Until the Road Ends by PHIL EARLE is set in London during World War II and is a moving story about friendship, loss, and love.
To celebrate the book’s release, Good Reading for Kids chatted to Phil about dogs, World War II and what he’s working on next.
ABOUT THE BOOK
Inspired by a true story. Peggy must leave her beloved dog Beau behind in war-torn London, but Beau is determined to find her again.
Until the Road Ends is the eagerly awaited new novel from the bestselling author of When the Sky Falls: The Times Children’s Book of the Year, winner of a Books Are My Bag Readers Award, the British Book Award for Children’s Fiction and shortlisted for the Carnegie Medal.
When Peggy saves a stray dog from near-death, a beautiful friendship begins. Peggy and Beau are inseparable: the only thing that can ever come between them is war. Peggy is evacuated to the safety of the coast, but Beau is left behind in the city, where he becomes the most extraordinary and unlikely of war heroes.
Night after night, as bombs rain down and communities are destroyed, Beau searches the streets, saving countless families. But then disaster strikes, changing Peggy’s life forever. With her parents killed, both she and Beau are left alone, hundreds of miles apart. But Beau has a plan to reunite them at long last …
Q&A WITH PHIL EARLE
It’s strange. I never set out to write a collection of World War II Blitz stories. When I started writing When The Sky Falls, I had no other ideas set in that period of history. But as I was editing it, my editor Charlie told me about the animal massacre of 1939 that became the backbone of While the Storm Rages. Once I’d finished that, I couldn’t move on, history is too full of heroic animals and World War II stories that are just begging to be told.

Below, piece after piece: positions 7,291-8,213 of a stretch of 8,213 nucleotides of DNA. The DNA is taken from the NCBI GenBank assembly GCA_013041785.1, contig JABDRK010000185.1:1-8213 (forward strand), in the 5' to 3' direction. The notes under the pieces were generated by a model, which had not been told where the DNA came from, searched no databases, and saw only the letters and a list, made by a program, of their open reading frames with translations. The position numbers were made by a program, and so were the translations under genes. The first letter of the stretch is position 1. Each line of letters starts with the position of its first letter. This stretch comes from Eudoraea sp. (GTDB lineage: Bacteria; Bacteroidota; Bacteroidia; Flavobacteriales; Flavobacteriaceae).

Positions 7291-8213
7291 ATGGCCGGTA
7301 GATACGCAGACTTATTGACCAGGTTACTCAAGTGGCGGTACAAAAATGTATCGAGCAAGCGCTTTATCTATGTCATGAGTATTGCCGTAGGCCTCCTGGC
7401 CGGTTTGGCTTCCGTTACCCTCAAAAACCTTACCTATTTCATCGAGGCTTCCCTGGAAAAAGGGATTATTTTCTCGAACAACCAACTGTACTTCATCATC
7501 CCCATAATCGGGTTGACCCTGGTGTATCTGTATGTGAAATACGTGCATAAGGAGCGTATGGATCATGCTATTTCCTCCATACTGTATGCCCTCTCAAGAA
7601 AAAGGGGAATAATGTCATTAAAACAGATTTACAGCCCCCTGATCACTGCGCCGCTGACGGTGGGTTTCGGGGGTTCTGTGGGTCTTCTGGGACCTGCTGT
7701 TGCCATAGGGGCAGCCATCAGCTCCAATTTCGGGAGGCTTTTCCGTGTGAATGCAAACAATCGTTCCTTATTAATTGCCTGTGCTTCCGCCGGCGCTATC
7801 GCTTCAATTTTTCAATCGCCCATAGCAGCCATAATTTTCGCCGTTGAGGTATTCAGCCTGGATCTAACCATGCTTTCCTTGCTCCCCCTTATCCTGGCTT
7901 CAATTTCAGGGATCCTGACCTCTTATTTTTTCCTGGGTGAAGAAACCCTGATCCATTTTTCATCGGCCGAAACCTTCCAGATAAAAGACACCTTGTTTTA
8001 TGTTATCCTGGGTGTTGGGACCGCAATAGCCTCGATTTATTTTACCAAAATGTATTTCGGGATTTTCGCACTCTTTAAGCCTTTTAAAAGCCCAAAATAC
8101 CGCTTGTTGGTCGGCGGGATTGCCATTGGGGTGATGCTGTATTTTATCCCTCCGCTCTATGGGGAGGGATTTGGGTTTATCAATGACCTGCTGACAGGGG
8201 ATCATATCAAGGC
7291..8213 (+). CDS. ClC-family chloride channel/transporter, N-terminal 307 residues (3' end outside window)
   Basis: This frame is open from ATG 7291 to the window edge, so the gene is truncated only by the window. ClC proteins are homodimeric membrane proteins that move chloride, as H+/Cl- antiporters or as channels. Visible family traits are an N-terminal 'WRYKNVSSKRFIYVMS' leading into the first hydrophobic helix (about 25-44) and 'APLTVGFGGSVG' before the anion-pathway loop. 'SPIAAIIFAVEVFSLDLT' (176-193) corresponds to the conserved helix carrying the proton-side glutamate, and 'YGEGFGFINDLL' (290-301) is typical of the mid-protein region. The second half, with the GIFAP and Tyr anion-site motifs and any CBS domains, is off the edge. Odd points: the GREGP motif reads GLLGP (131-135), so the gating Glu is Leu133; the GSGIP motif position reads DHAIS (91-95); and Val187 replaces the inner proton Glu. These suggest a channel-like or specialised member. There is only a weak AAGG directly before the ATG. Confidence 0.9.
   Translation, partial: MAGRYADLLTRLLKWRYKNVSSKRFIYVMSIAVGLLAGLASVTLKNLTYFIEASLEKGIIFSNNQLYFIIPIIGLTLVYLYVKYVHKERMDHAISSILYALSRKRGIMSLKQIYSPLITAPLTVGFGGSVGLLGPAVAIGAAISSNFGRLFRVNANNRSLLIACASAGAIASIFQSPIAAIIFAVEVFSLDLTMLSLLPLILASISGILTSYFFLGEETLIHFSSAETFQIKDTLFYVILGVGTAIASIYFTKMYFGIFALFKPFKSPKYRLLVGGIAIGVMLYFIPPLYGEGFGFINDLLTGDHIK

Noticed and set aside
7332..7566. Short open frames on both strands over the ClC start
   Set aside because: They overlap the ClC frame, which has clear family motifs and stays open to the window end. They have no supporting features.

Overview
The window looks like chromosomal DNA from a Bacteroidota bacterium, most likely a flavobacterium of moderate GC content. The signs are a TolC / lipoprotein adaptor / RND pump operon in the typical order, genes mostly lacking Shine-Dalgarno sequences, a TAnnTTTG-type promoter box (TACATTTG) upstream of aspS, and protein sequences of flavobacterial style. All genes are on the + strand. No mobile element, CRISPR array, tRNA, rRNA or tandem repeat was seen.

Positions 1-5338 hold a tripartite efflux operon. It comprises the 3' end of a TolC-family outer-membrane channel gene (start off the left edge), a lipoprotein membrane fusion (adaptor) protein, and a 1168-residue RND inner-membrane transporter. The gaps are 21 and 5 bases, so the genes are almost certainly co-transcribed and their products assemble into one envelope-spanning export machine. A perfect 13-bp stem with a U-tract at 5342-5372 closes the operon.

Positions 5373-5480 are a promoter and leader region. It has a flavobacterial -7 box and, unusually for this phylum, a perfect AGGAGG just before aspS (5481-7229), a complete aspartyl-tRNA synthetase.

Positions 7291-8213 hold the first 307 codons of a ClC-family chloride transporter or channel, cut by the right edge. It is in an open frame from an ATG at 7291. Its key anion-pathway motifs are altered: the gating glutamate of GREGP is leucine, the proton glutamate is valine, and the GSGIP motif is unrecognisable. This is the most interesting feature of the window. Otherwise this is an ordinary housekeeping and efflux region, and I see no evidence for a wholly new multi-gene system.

Have you based any of your stories on real historical animals?
Beau, the faithful hound in Until The Road Ends, was absolutely inspired by a real life dog called Rip. Found in a bombed-out building, Rip went on to become the original sniffer dog, finding over 100 people buried alive in buildings. He won the Dickin Medal, the animal equivalent of the Victoria Cross, which he wore proudly around his neck until he died at the end of the war.
How do you write from an animal’s point-of-view?
If I’m honest, there’s no trick to it, other than approaching them like any human characters. I’m lucky enough to live with two dogs, and they feel what we feel: hunger, pain, happiness. I tried really hard to give Beau, Mabel and Bomber a backstory. And treat them with the love and respect they deserve, and it seemed to flow from there …
What is your research process?
I know I should say that I researched for months, years even! But I didn’t.
I don’t have the skills. Instead I use films, documentaries and Google. For me, the time period is there to serve the story. Plot and characters always come first for me.
How do you approach writing a war novel for children?
I think there is always a danger when writing for children to sweeten the pill, but if you read the great writers, they simply don’t do that. Take one of the greatest Australian writers there is in Morris Gleitzman. His book Two Weeks With The Queen is a comedy, but it’s also about death and loss and child cancer. Morris is masterful. I hope I’ve learnt a lot about writing from his many brilliant books. Always write with the truth in mind. Readers of any age will see through you if
First and foremost, I want them to be entertained. To imagine they are Beau, to imagine they are walking a mile in his shoes. If readers learn something about history, that’s great, but I always write the book I’d want to read. And I read to be told a bloomin’ good story!!
Did you have any family pets growing up?
You know, I didn’t. I had a gerbil briefly, then he escaped and scared my mum to death. He soon went to live elsewhere.
I always wanted a dog, and now I have two. I absolutely can’t imagine life without them.